“There is nothing better than receiving a call from someone that wants to help further the conservation efforts of our work,” says Brenda Walters of the Dyer Island Conservation Trust (DICT). That call came in the form of Mike Campbell from Industrial Netting in Sandton. Having seen the storm drain catchment net project started in June 2019 in Gansbaai, Mike saw a need for the secondhand nets he had on hand. Industrial Netting has a heart for conservation and was drawn to the project. Mike explained, “We have some clients who return nets after a certain period of use due to regulations around their long-term impact. The storm net project designed to prevent ocean bound trash from reaching the ocean, seemed like a good way to get a second use out of this netting.”
The nets had to be moved to Cape Town so the team at Dyer Island Conservation Trust/Marine Dynamics called on one of their long-term conservation partners, Plastics|SA. John Kieser, Sustainability Manager at Plastics|SA arranged through recyclers PETCO, the PET recycling company, who in turn arranged with one of their large-scale mechanical recycling partners Extrupet, to bring the nets from Johannesburg to Cape Town on one of their deliveries.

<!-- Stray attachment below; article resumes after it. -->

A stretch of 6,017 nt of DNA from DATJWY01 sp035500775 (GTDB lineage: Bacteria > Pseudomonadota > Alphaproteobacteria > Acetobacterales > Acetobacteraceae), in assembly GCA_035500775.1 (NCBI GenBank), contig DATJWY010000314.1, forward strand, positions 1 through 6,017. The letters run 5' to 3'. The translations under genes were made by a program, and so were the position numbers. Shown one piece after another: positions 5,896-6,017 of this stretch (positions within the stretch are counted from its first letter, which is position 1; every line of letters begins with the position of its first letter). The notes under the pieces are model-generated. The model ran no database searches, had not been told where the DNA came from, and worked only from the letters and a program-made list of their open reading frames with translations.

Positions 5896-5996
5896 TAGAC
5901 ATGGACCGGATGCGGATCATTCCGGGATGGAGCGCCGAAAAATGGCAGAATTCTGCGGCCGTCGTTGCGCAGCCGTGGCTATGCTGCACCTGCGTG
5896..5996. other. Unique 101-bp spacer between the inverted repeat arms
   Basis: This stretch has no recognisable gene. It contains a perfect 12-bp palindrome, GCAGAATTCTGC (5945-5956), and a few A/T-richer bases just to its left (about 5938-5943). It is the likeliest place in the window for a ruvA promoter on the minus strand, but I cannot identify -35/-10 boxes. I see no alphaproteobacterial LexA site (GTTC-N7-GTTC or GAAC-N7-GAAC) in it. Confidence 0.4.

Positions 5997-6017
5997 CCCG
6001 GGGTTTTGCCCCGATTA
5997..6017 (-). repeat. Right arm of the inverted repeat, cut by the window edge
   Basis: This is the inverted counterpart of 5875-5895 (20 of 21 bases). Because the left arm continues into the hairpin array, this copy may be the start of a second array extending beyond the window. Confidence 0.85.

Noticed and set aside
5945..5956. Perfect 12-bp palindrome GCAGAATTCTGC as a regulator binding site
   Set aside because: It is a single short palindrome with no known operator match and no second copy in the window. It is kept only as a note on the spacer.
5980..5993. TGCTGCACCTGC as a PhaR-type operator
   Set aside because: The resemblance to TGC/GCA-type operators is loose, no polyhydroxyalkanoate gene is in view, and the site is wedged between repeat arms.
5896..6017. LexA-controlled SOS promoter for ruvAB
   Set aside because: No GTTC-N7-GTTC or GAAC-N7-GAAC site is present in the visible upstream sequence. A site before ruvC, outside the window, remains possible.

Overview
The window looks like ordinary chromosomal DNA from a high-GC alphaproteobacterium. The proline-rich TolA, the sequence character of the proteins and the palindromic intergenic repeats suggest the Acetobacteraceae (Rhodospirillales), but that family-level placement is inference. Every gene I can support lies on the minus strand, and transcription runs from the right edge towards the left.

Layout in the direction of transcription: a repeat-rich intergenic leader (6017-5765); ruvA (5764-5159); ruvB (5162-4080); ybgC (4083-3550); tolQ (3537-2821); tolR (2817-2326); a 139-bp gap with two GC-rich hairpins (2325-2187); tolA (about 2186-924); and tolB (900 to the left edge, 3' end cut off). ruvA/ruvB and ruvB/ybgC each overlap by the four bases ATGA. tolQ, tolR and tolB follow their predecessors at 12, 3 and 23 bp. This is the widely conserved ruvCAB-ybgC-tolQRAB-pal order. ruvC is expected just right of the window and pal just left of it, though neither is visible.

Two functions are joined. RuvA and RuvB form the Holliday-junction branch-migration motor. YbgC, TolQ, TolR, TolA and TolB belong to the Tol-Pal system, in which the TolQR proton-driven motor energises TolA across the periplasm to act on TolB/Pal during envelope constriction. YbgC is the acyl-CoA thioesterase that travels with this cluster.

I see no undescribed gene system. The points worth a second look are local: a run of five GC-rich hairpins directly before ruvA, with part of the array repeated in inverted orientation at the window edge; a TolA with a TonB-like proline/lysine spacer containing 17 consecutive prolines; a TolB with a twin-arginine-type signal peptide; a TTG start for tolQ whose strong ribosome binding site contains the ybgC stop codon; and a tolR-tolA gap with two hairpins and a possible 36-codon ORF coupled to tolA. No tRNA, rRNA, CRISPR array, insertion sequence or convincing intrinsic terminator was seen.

“The team effort of all to make this happen is really incredible. This kind of support is invaluable in helping us save some costs and be able to roll out the project further along our coastline, making a real difference in mitigating impact of ocean bound waste on our marine wildlife” said Founder of DICT Wilfred Chivell.
Project Storm is managed in the Overberg area in partnership with Marine Dynamics, the Overstrand Municipality, under Overberg District Municipality.
Mike Campbell – Industrial Netting
John Kieser / Douw Steyn – Plastics|SA
Janine Osborne – PETCO
Chandru Wadhwani / Jiney Jutley – Extrupet
You can read more about Project Storm at the following links. We have incredible statistics after the first year and are proud of the educational efforts around this critical project.